Despite the multiple reports of symptoms, more research needs to be done to determine how a COVID-19 infection may affect (or have affected) your ear, nose, and throat health long term.

If you have seen changes in your ear, nose, or throat health, whether you’ve had COVID-19 or not, an otolaryngologist can work with you to diagnose and treat your condition.

To schedule an appointment at ENT Memphis to discuss your concerns, click here.

Best Hearing Aid

In part two of our series on your questions about hearing aids, we’re seeking to dispel some of the confusion and miscommunication about them. Let’s continue our conversation with ENT Memphis audiologist, Dr. Chris Hylander, to learn more about choosing hearing aids, where to purchase them, and how you can take them for a test drive.

How Do I Choose Which Hearing Aids are Best for Me?

No two (or ten) hearing aids are alike so it’s time to narrow down your choices. One of our hearing care professionals will guide you through the options and help you understand the pros and cons of the various brands, styles, and technical features of hearing aids.

At ENT Memphis we consider your lifestyle, your hearing loss, and your goals for using hearing aids to recommend options to fit your unique listening needs. We work with major manufacturers and offer hearing aids of all types and styles from custom fit to small behind-the-ear devices to get you the best result for the most reasonable cost.

Can I “Test Drive” Hearing Aids?

Hearing aids are a significant purchase. You always test drive a car before buying it, right?
Spending about ten minutes wearing hearing aids may amaze you when you experience what you’ve been missing and how much hearing aids can help you. We have trial devices that you can take home for one to two weeks through our Flex-Trial program to help you hear the difference for yourself.

Buying Hearing Aids: ENT Memphis vs. “Big Box Store?”

Hearing aids are typically sold either “bundled” or “unbundled.” What’s the difference?

Bundled service programs include some or all of your follow-up care with the cost of your hearing aids.

Unbundled hearing aids purchased online or in stores typically include very limited aftercare, which means you will need to pay for follow-up services. While unbundled costs are much cheaper upfront they often result in poorer outcomes and what feels like frivolous charges during every visit.

Patients with unbundled service plans tend to come back less often for follow-up care and therefore are generally less satisfied with their purchase. Hearing-aid users with less than optimal results are typically not wearing the aids consistently. If you are not compliant with follow-up care and use you’re probably wasting your money. Think of getting hearing aids as an investment in yourself, your good health, and your life.

At ENT Memphis, we use a bundled service plan to ensure that you receive proper follow-up care and get the most out of your hearing aids. This includes “clean and check” appointments to maintain hearing aid performance as well as hearing testing, prescription updates, and hearing aid adjustments.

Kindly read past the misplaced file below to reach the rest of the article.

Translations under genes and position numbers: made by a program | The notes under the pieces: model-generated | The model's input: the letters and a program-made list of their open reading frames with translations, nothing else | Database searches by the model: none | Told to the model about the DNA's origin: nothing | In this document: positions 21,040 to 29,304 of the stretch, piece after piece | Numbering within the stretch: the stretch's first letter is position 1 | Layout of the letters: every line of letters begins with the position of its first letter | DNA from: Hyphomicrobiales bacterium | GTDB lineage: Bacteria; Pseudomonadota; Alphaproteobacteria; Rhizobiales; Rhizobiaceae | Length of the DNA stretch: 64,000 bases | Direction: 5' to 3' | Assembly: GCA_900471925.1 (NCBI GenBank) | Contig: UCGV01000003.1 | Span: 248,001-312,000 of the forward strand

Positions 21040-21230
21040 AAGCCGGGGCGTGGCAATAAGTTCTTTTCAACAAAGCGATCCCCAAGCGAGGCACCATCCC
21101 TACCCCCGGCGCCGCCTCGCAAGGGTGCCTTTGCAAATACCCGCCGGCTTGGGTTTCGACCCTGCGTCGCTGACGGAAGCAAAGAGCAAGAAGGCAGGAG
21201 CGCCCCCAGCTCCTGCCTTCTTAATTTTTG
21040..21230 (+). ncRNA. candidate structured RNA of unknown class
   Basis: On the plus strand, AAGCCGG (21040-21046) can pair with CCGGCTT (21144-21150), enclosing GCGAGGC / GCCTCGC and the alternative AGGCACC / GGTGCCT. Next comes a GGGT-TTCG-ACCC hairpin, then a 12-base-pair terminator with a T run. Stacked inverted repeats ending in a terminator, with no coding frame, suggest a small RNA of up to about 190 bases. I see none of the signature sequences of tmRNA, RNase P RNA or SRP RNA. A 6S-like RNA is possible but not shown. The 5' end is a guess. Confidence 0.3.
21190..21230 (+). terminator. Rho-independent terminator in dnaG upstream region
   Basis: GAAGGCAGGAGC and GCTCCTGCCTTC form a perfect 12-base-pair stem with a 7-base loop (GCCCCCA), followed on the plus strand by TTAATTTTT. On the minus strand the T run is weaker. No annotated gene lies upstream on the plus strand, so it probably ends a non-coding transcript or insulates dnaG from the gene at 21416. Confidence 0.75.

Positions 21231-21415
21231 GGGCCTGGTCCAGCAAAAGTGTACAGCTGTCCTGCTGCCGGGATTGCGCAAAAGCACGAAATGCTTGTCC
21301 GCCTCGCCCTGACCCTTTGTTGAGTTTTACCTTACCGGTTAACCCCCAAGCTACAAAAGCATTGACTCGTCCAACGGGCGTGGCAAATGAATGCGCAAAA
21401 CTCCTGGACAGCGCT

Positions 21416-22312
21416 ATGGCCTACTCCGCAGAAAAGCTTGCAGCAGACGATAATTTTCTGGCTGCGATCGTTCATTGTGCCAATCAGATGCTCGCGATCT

Do Hearing Aids Come with a Warranty?

Hearing aids are small, wearable, electronic devices like smartwatches and cell phones. Because they are worn on your ear they are exposed to sweat, humidity, and earwax for 12 hours or more a day.

Manufacturers typically include one to three years of warranty for defects with the purchase of new devices. An additional one-year warranty is often included on some models for the receiver that is placed in the ear just in case life happens. Manufacturers often also include a “Loss and Damage” policy that allows for the replacement of a damaged or lost device for a small deductible. If we cannot repair your hearing aid in the office, we will contact the manufacturer and expedite the repairs or replacement.

Despite all of the advances in hearing aid development proper maintenance and cleaning are still necessary to keep your devices working at their best. With good maintenance and care hearing aids can last up to five years.

How Long Do Hearing Aid Batteries Last?

The typical button cell/zinc-air battery will last 5-7 days before the power begins to drop off and is no longer able to run the hearing aid. New rechargeable hearing aids have built-in lithium-ion batteries designed that will run up to 24 hours on one charge, and 16 hours when paired through Bluetooth with a smartphone. These batteries are guaranteed by the manufacturers to last at least three years and often last much longer.

ENT Memphis: Choosing the Best Hearing Aid for the Best Results

Our experienced team can determine which hearing aids can help improve your quality of life. We won’t just sell you hearing aids, we will work with you to maintain them and get you the optimal result over their lifespan. Schedule an appointment to have your hearing evaluated today.